Nwapa: It is Not Yet Celebration for Nigerian Contractors


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The Executive Secretary of the Nigerian Content Development and Monitoring Board (NCDMB), Mr. Ernest Nwapa, has stated that Nigerian indigenous contractors in the oil and gas industry have no cause to celebrate yet but should demand for bigger projects from the foreign contractors and operators.

Speaking at the weekend in Lagos on the occasion of the celebration of the successful completion of the detailed engineering of the offshore living quarters of the Floating Production Storage Offloading (FPSO) vessel for Total’s Egina deep-water field, Nwapa said the celebration could send a wrong signal that Nigerian indigenous contractors were already satisfied with the scope of work being given to them by the foreign firms.

Nwapa said the NCDMB would continue to hold the foreign contractors and operators on the commitment they had made, adding that the celebration of the completion of the detailed engineering did not mean that the board was happy with the contractors.
“But it is important to note that we have had our fight. We always fight at the beginning. The press men asked us the other day why we have not stopped any project or sanctioned any operator and does it mean everybody is complying? The simple answer is that our fights are usually at the beginning. Once we agree on the commitments like what Total has committed to do, it is very easy for us to point it out when they are deviating,” he said.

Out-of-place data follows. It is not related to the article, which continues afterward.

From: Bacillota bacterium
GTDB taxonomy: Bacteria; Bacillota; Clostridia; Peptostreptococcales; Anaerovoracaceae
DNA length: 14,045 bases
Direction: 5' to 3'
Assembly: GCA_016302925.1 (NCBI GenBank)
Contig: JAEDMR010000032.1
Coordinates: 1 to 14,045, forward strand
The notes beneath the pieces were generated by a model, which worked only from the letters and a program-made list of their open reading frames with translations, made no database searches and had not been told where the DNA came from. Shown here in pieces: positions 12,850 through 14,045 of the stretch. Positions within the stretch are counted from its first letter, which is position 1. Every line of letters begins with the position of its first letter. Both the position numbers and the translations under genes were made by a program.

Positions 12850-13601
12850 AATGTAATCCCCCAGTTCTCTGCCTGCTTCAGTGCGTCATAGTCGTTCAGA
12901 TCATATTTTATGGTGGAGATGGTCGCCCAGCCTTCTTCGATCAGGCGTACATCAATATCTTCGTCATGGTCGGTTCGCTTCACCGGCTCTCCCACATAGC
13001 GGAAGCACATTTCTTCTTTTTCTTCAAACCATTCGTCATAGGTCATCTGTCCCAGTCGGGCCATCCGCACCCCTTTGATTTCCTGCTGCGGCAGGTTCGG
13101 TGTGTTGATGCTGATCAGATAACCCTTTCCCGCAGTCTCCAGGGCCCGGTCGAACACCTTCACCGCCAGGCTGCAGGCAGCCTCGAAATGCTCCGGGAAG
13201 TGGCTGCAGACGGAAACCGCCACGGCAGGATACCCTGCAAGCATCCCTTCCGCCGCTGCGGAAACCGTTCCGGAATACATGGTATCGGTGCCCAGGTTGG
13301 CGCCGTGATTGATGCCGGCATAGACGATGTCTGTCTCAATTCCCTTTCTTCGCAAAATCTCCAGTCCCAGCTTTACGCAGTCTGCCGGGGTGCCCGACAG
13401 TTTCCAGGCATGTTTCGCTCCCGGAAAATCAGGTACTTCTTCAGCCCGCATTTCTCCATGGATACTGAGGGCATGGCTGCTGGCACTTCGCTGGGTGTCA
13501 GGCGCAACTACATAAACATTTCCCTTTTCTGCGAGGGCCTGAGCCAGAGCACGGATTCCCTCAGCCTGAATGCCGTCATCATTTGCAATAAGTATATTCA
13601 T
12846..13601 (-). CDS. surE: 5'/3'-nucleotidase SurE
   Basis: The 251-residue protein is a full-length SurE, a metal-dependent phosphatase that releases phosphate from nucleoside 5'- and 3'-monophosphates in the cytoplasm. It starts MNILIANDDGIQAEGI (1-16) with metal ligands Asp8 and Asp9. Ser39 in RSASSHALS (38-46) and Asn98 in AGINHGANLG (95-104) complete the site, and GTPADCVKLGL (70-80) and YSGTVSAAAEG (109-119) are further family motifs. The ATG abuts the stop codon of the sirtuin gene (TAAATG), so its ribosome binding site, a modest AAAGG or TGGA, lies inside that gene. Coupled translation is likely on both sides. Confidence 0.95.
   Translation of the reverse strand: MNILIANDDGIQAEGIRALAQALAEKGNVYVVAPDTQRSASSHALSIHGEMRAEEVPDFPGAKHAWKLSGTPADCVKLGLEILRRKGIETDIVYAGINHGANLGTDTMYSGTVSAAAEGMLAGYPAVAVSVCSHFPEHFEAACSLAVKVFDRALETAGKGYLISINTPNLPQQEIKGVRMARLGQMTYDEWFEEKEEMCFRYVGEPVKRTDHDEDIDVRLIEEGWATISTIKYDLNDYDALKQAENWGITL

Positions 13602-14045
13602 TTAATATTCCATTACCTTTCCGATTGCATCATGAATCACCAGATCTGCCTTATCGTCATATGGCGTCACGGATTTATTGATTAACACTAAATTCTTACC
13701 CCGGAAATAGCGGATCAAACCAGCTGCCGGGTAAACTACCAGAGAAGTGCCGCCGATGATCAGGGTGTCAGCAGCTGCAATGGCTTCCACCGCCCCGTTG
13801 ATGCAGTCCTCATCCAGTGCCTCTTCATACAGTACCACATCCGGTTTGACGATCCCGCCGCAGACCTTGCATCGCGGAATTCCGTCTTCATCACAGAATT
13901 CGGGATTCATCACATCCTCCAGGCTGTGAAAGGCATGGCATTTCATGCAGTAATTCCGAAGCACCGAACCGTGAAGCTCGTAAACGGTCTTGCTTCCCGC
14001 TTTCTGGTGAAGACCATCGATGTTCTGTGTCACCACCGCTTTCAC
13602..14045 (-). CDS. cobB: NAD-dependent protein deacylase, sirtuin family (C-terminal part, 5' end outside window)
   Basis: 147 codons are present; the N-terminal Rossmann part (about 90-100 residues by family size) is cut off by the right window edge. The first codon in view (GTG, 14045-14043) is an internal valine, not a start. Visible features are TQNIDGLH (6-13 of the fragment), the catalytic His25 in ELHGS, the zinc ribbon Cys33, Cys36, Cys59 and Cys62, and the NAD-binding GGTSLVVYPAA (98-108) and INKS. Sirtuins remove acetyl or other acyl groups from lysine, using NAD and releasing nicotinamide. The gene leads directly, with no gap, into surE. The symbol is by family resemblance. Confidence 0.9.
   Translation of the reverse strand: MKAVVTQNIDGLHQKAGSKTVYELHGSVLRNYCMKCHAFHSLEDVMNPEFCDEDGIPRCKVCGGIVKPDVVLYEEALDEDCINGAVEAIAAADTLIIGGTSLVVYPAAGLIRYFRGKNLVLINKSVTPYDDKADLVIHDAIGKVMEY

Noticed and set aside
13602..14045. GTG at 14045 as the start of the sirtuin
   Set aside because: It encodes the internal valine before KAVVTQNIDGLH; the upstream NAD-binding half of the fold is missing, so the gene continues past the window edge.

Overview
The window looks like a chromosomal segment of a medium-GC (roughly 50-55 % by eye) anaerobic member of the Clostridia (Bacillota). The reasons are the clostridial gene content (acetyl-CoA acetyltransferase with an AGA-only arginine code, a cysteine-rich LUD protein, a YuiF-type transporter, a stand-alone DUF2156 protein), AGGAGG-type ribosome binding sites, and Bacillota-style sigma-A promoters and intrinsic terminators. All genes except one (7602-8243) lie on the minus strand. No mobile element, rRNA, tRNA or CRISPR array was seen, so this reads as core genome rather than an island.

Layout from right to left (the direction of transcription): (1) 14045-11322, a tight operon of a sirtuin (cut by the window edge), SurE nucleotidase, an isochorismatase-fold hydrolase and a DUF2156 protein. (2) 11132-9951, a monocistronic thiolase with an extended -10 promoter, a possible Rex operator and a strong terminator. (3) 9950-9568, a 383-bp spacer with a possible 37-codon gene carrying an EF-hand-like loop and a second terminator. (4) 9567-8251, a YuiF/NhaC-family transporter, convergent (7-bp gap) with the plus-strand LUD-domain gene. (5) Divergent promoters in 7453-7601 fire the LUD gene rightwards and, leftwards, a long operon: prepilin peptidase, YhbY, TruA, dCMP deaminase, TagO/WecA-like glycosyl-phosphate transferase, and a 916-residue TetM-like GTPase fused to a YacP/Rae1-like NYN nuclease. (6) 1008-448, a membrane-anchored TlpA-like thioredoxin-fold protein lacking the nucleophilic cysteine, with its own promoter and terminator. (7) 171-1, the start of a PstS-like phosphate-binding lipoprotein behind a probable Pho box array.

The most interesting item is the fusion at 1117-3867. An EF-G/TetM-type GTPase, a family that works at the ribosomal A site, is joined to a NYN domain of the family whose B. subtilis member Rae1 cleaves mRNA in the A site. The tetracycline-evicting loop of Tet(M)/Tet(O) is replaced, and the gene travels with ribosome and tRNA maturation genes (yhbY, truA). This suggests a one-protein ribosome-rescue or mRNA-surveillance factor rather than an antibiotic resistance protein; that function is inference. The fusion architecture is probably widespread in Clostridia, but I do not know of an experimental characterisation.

Nwapa said the NCDMB was set up to create more capacity and get more work done in Nigeria, not on adhoc basis but on continuous basis.

“I just believe that in an FPSO project, that coming to have a big party like this for detailed engineering could send a wrong signal that we are already satisfied. We are not yet satisfied. So, as Nigerians, we are looking for bigger projects. Let us always take one project, put it in our pocket and ask for more. That is what we continue to say to Nigerian engineering contractors, fabricators and all our companies that are working in the industry,” he added.
Nwapa said the award of the detailed engineering project to a Nigerian indigenous contractor should not be seen as a dash but as a way of doing business in Nigeria’s oil and gas industry, adding however, that being the first step, the successful completion of the contract was a sign of progress.
He noted that the completion of the detailed engineering by an indigenous contractor was more than a step forward and should be celebrated.

“So, we are not just interested in seeing this project as if it is a dash, but as something that has become part of our way of doing business. We want to see it done in such a way that we layer it. We layer Ofon and then we layer Egina on top of Ofon and we put our learning together, so that we do not dissipate that, which we are doing. I am very sure that Samsung knows this because this is the way they themselves became a big international company,” he said.



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